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Wednesday, February 20, 2013

"Ajati vada" of Gaudapada Acharya (about 7th C.E.). It is based out and out on incisive logic and unbiased Self-inquiry

I found another topic of discussion on various karmas and aspects of karma.
I started off to get all the scholarly oldies to come up with some interesting stuff and that has proved really fruitful and good . Especially this particular mail in the link  below with all the details of the last question and a wonderful answer given by the gentleman. Read and enjoy.

Dear All,
Thank you for the interesting Question.
I am grateful to Dr. Srinivasa Rao Garu for considering a reference to one of my articles as useful in this debate. (Incidentally the article is also available online at:
The long discussion that apparently led you to ask your question must have been going on for quite some time. Because of time restrictions, I may not be able to go through the whole discussion.  So without the benefit of the wisdom already expressed therein by the others, I am trying here to answer your question directly.

Q1:  "........... if you can clarify purpose of Human birth. Is it to clear

karma? Or is every human being is born to complete or execute a role assigned to
him or her?"

Ramesam: At the outset, the answer will depend on whom you are asking -- Dvaita, Visishtadvaita, Advaita, Charvaka etc. etc. teachers.  Each person will answer depending on the system he/she follows/advocates. Every one of the explanations requires certain unverifiable assumptions to be made upfront, particularly the monotheistic concept (a God as the Creator).

Within Advaita too, there are minor differences amongst different schools. The most logical one that does not invoke "faith" at one point or other or ask you to just believe is the "Ajati vada" of Gaudapada Acharya (about 7th C.E.). It is based out and out on incisive logic and unbiased Self-inquiry (i.e. you have to examine your own mind and belief systems in order to arrive at the final answer). Ajati vada is spelt out in his Karika on Mandukya Upanishad. The subtle and the Ultimate kernel of all Upanishadic teachings is this Ajativada only.  This is the final message of Sage Vasishta in the 32,000 sloka strong Yogavaasishta also. Ramana Maharshi, Nisargasdatta Maharaj, J Krishanmurti, Atmananda Krishna Menon, Jillellamudi Amma, Mata Amritananda Mayi, a host of other teachers of Non-duality speak of Ajativada only.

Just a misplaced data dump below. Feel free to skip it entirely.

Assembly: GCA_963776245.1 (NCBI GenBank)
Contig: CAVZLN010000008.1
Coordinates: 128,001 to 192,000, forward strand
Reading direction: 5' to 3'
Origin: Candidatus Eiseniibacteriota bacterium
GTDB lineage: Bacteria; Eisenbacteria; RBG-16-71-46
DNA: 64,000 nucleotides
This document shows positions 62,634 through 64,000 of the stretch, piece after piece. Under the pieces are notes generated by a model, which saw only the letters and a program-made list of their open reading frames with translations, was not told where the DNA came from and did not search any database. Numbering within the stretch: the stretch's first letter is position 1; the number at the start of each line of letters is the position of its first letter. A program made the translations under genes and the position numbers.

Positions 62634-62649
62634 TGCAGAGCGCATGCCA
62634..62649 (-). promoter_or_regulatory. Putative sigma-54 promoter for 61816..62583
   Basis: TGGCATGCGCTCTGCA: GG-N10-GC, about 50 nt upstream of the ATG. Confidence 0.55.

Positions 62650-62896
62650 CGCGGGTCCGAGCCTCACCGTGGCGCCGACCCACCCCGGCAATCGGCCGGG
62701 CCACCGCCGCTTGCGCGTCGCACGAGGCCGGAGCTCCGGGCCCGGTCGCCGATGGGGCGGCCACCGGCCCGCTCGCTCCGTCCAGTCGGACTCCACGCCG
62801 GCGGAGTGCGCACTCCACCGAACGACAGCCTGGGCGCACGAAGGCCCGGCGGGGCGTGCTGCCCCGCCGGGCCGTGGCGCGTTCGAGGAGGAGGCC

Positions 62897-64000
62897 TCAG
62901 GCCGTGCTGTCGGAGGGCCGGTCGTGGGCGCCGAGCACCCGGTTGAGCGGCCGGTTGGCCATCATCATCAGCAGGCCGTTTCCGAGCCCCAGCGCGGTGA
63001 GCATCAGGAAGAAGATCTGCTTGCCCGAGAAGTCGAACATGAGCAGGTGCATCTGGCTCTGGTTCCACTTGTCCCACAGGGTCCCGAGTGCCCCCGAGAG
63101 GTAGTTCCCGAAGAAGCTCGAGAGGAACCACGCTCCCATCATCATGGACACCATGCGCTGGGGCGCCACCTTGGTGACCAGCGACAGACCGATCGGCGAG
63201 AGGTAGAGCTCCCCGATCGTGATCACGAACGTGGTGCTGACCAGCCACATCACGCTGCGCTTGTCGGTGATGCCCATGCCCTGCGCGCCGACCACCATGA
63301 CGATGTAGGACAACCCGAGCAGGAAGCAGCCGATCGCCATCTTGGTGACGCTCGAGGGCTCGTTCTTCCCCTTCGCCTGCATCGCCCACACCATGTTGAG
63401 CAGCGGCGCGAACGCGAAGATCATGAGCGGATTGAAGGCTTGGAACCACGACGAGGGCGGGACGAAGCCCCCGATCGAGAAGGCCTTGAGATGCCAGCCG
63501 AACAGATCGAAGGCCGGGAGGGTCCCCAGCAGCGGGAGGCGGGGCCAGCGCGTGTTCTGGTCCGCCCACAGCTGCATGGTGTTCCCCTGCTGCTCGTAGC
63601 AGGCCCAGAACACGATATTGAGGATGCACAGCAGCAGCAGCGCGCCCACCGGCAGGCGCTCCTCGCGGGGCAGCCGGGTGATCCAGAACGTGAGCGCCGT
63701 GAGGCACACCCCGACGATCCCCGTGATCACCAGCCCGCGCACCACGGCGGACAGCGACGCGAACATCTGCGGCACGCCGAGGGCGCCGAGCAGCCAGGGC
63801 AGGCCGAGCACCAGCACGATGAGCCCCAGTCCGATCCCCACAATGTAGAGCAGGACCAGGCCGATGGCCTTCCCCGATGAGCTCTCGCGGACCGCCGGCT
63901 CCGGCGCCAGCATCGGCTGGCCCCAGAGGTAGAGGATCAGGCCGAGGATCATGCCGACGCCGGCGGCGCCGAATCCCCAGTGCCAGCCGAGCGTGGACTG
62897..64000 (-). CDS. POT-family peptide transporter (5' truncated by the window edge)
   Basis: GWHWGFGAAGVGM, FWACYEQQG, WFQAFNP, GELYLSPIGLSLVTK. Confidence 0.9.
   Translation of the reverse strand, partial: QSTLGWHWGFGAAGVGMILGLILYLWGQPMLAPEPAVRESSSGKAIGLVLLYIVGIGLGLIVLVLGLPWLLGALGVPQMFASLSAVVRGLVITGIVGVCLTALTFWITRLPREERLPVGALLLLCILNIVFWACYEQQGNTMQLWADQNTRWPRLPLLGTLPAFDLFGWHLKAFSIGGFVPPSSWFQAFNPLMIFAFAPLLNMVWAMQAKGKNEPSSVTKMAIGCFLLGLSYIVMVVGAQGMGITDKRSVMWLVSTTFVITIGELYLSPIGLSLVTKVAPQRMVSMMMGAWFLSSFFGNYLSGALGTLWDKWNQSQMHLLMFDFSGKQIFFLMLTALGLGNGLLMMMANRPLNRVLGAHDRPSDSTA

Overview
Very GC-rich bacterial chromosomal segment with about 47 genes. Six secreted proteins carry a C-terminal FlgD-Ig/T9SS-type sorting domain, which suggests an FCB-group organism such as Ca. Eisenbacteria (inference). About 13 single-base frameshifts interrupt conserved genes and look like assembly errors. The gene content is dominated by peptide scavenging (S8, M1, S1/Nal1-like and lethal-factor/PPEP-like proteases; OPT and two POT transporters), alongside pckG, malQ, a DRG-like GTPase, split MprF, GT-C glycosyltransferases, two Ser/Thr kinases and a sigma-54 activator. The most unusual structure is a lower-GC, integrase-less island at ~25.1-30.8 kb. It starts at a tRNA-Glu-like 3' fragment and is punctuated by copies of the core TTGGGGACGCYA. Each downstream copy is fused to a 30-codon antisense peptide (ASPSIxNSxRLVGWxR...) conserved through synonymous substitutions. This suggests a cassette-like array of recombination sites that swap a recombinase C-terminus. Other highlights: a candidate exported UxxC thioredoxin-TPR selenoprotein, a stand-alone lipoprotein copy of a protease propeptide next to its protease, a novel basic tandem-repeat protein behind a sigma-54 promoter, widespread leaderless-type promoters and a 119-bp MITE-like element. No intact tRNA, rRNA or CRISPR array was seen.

My response here is also based on Ajati vada. 

Ajati vada means "Nothing is ever born!!!"

When it becomes clear that no "thing", including Space, Time, human beings, is ever born, where is the question of asking the purpose of birth or talk about karma or roles to be fulfilled? 

Obviously, then, the question needs to be re-formulated to "What is all this that we see -- the world, the multiple creatures, diverse actions etc etc.?" This will then becomes a question on our perception, experience, cognition etc.

The answer is too involved.  To save time and space, I shall quickly give here a few links:

I happened to make three part posting – “Excerpts taken from Yogavaasishta" at my Blog ( ) in the months of April, May and June 2012 that give the Essence of Advaita. Please have a look at them or the article "Prajnapti's Questions.”  If these appear too dense, please have a look at the YouTube Video link given at the Blog about a Talk of mine on Non-duality.

If you like to pursue further on “causation, purpose etc” as per Advaita, please take a look at: 

When a young Seeker asked me once the question on what was the "reason" assigned in our scriptures to explain the creation, I could list more than 17 or 18 viewpoints that emerged from our scriptural texts.  Mind you, all these end up saying finally that these are all "merely explanatory artifacts" invented just for appeasing a curious mind – the explanations have no inherent real value. I can send that list if you want me to.

Q2:  What is the view of the Gita?

R:  Bhagavad-Gita can be called, in one sense, a "Life Strategy Manual"  -- it contains, philosophy, Vedanta, Psychology, Psychiatry, pep-up talk, social engineering, conflict resolution etc. etc. It is not, strictly speaking, a primary text - it is referred to as a 'smriti.' It has got in its way of narration, a lot of flexibility built into it.  So different schools of experts (Dualists,  Qualified Non-dualists, and Advaitins) interpret it to suit their own respective opinions.
Sorry, this is a bit longish answer. But you can appreciate the subject is also a tricky one.
The best "metaphor" provided by Advaita is that of dream to explain the world of objects that you see. Your dream is your own. You, as your mind, are the creator of your dream and also surprisingly, the material of the objects in the dream world. Your dream world comprises you as the dreamer, the various objects in the dream, the scary things in the dream, dream enemies/friends etc, and all their actions.  All these are made up of you only as your mind !!).   And what is the reality of the dream creation and where are all the objects seen in the dream when viewed from your awakened  state?

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